A slowly developing lump that forms due to blockage and swelling of an oil gland in the eyelid. Initially, a chalazion may appear as a red, tender, swollen area of the eyelid. However, in a few days it changes to a painless, slow growing lump in the eyelid. A chalazion often starts out very small and is barely able to be seen, but it may grow to the size of a pea.

Conjunctivitis

An inflammation or infection of the conjunctiva, the thin transparent layer of tissue that lines the inner surface of the eyelid and covers the white part of the eye. Conjunctivitis, often called “pink eye,” is a common eye disease, especially in children. It may affect one or both eyes. Some forms of conjunctivitis can be highly contagious and easily spread in schools and at home. While conjunctivitis is usually a minor eye infection, sometimes it can develop into a more serious problem.

Diabetic Retinopathy

A condition occurring in persons with diabetes, which causes progressive damage to the retina, the light sensitive lining at the back of the eye. It is a serious sight-threatening complication of diabetes. Diabetes is a disease that interferes with the body’s ability to use and store sugar, which can cause many health problems. Too much sugar in the blood can cause damage throughout the body, including the eyes. Over time, diabetes affects the circulatory system of the retina. Diabetic retinopathy is the result of damage to the tiny blood vessels that nourish the retina.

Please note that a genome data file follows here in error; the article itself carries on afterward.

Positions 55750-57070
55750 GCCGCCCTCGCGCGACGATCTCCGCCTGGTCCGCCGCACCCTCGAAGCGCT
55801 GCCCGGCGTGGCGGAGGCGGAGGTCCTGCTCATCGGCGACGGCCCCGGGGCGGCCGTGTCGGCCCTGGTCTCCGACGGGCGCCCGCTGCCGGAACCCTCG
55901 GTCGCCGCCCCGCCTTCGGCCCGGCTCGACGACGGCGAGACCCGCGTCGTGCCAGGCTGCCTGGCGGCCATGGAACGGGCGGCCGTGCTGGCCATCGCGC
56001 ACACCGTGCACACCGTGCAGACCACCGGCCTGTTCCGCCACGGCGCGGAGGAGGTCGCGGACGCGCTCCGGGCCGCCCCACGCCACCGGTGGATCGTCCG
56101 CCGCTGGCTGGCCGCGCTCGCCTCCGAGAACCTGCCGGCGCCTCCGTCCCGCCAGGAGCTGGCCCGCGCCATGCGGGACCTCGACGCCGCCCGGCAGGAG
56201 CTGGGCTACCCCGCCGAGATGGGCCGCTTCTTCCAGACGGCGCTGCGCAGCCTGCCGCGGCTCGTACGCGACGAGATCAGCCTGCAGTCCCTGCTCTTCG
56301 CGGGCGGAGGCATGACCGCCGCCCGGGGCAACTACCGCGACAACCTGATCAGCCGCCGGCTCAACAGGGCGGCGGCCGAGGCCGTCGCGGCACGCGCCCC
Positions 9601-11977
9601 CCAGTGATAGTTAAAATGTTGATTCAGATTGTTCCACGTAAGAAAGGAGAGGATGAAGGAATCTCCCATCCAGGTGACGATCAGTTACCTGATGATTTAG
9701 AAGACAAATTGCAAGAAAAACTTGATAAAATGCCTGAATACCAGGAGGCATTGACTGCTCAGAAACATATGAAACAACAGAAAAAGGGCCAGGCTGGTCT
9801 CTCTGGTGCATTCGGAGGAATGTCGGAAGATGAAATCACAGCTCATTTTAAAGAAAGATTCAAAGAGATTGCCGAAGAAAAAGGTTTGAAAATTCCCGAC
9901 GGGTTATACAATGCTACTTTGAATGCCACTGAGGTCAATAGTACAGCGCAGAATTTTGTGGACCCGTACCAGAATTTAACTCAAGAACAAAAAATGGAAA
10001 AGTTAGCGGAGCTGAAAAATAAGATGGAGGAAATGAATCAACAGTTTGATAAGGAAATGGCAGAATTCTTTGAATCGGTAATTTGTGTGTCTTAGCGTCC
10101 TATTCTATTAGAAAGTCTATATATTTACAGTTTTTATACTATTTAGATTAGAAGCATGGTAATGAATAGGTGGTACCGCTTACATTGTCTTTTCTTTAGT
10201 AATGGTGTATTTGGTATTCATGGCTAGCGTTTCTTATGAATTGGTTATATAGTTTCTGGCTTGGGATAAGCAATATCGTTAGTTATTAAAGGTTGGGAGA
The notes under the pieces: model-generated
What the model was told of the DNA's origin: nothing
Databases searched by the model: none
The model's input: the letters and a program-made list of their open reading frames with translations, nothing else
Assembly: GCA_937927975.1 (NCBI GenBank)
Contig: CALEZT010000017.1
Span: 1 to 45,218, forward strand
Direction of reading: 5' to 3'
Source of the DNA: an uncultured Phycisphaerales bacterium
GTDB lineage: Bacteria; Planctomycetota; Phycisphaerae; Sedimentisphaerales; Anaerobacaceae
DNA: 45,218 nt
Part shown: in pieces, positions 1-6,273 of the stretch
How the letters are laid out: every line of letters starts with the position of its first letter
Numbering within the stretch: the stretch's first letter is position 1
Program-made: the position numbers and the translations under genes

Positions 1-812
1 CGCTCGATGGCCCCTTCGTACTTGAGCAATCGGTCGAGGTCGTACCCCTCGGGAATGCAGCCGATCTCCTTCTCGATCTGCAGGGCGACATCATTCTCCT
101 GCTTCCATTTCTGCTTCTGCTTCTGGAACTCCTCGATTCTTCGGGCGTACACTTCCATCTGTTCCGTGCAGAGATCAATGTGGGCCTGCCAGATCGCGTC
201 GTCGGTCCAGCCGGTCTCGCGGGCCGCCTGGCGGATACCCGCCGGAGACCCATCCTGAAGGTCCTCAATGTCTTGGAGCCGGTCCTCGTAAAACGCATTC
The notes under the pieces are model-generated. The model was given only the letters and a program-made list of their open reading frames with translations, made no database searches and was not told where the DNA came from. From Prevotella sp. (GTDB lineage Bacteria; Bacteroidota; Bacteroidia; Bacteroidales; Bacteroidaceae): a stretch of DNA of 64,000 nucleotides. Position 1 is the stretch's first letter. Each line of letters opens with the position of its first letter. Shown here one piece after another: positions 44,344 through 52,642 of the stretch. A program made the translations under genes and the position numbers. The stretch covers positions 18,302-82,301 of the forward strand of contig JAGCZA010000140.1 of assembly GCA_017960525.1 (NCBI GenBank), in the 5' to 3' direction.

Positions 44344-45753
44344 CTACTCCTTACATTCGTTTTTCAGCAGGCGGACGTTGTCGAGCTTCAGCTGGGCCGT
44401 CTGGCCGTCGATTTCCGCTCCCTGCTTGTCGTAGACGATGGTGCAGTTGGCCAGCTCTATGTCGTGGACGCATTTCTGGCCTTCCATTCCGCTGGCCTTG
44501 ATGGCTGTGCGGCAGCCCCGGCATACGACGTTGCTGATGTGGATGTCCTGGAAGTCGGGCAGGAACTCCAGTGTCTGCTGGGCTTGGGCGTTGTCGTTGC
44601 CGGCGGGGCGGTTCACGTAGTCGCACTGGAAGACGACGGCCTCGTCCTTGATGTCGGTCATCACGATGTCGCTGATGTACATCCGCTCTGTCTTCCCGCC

Dry Eye

A condition in which there are insufficient tears to lubricate and nourish the eye. Tears are necessary for maintaining the health of the front surface of the eye and for providing clear vision. People with dry eyes either do not produce enough tears or have a poor quality of tears. Dry eye is a common and often chronic problem, particularly in older adults.

Glaucoma

A group of eye disorders leading to progressive damage to the optic nerve, and is characterized by loss of nerve tissue resulting in loss of vision. The optic nerve is a bundle of about one million individual nerve fibers and transmits the visual signals from the eye to the brain. The most common form of glaucoma, primary open-angle glaucoma, is associated with an increase in the fluid pressure inside the eye. This increase in pressure may cause progressive damage to the optic nerve and loss of nerve fibers. Vision loss may result. Advanced glaucoma may even cause blindness.

Hyperopia (Farsightedness)